How often do you use search engines? Most of you will do so at least once per day, and some will be lucky enough to do so perhaps dozens of times before morning coffee.
Some of the search engines you use will be the 800-pound gorillas of the searching market, such as Yahoo, Google and AltaVista, while others will be site-specific.
It's the site-specific ones I want to talk about. First, let me ask if you have one on your Web site? You do? Great. What for?
Now you might say something like, "So people can find stuff." If you appended "duh" to your answer, you can leave this column straightaway and go stand in the corner until you think you can act politely.
Really, readers these days: no restraint and far too much back talk . . . saying things like, "Look at me, I know my ARP from my MBONE" . . . I don't know . . .
Anyway, where was I? Oh, yes . . .
So my good friend who shall remain nameless and we shall call Mr. X but is, in reality, Jim Sterne of Target Marketing, told me he had a problem with getting a search engine to work on his site. This was an ASP service that had previously worked, but for some reason on this day wasn't working properly for a trivial reason not worth going into. After looking at the problem and concluding that his HTML coding was correct and that his trouble was with the ASP, the issue repaired itself within an hour.
I then asked Jim, er, sorry, Mr. X, why he wanted to have a search engine. He was nice enough to not reply "duh," and said he wanted people to be able to find stuff on his site. Now Mr. X has quite a bit of stuff on his site about online marketing and related topics, but my question was, what was it the site visitors wanted to find?
He checked, and this is the list of queries starting with the least popular: marketing; target marketing; targeting; sport; 'Net-based stock trading; ABCs of marketing; target affinity; marketing segmentation; Web marketing; cigarette advertising; soccer; total available market; Nike; track and field; clear message; business plan; Club Med; response cards; marketing magazines and advertising technique.
The obvious searches such as "marketing" would yield far too generic results to be really useful, while the people who were looking for "sport," "'Net-based stock trading," "soccer" and "Club Med" were obviously on a different planet.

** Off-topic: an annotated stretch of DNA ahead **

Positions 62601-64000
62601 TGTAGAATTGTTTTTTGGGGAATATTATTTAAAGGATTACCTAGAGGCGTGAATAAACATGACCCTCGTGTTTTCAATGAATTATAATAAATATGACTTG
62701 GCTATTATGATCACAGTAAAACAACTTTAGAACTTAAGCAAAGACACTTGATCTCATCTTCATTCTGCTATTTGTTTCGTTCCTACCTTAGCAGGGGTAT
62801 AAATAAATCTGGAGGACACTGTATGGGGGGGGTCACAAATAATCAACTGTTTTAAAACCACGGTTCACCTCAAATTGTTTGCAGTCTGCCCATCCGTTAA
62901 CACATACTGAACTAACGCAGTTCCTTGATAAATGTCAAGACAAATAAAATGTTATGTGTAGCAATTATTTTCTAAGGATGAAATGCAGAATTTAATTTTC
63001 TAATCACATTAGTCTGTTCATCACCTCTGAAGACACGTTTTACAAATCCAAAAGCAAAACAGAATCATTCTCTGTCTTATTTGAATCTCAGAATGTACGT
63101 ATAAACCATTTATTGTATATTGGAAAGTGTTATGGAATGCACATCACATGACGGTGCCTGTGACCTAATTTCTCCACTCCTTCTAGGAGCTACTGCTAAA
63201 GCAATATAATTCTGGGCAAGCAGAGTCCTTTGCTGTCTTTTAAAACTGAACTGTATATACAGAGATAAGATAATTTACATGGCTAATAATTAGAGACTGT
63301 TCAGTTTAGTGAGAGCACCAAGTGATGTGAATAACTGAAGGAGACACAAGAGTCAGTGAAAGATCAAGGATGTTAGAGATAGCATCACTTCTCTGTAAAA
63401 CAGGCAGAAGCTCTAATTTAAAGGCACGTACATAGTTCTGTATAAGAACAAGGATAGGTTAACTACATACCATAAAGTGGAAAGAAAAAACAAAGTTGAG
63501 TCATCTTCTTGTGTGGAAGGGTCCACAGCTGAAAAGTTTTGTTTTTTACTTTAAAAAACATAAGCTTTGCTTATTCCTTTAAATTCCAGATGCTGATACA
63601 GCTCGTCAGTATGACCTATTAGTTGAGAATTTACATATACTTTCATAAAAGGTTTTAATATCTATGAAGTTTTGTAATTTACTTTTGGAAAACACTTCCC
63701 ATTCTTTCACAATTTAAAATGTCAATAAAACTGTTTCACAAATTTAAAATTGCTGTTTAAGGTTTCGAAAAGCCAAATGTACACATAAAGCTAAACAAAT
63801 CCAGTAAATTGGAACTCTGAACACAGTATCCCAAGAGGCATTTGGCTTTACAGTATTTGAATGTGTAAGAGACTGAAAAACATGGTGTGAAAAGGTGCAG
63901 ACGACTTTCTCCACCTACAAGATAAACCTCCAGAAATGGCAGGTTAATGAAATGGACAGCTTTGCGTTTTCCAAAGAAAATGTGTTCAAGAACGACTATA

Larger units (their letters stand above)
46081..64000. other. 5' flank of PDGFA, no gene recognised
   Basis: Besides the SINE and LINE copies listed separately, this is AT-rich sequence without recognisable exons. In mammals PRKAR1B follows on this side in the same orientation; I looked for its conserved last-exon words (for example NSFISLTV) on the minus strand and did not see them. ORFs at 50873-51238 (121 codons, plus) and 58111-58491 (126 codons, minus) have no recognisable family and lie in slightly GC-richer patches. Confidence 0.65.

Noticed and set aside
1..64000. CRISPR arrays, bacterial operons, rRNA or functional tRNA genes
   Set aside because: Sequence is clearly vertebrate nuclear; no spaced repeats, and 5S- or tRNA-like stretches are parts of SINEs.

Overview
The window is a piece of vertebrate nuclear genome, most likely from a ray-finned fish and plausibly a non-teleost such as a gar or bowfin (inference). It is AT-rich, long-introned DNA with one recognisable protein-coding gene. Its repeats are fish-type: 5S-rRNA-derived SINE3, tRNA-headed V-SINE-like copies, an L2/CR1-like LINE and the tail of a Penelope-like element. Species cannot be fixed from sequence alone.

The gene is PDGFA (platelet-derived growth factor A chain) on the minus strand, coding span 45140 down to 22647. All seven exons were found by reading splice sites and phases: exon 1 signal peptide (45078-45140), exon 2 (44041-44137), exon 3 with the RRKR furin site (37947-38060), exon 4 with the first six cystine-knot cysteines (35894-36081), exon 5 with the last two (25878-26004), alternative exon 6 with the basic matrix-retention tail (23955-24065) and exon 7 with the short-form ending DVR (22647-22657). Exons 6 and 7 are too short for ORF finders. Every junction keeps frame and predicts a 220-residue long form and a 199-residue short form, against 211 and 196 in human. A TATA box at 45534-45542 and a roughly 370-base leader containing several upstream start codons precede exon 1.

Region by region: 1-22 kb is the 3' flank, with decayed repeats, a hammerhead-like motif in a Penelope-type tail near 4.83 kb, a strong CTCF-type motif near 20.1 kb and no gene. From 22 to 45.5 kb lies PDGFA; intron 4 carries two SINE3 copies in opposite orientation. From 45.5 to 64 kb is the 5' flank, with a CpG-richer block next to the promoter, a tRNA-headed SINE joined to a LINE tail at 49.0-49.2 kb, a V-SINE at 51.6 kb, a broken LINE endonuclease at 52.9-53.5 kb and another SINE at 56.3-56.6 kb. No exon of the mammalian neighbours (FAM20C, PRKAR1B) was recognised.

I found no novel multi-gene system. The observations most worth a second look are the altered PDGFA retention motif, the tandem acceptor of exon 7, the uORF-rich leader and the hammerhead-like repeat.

I contend that these peculiar searches are symptomatic of visitor behavior on most Web sites that offer local searching because the majority of people don't know what they want to know about and where they should look for it.
Sure, where you have a ton of varied content local searching may make sense, but usually there's a more important objective: You want to transfer your sales and marketing messages to the person looking at your site. You want to give them access to something that supports your view of the world, and a well-indexed site is, in my opinion, better than a search tool.
If you think visitors might be looking for "green, left-handed widgets" on your site, then give them an index that makes those terms findable. For example, a hierarchical index that included "widgets:"color:"green" and "widgets:handedness:left" would be far more useful than a search engine that returns 256 hits, none of which is relevant because your viisitor misspelled "widget."
And if there's one thing that overwhelms people on the Internet, it's too much data. How often have you heard people say that the 'Net is too big, and it is too hard to find what they are looking for?
Don't make your Web site just another data swamp if you want to get your message across. Mr. X has since done away with his search engine.
This story, "Searching with Mr. X" was originally published by Network World.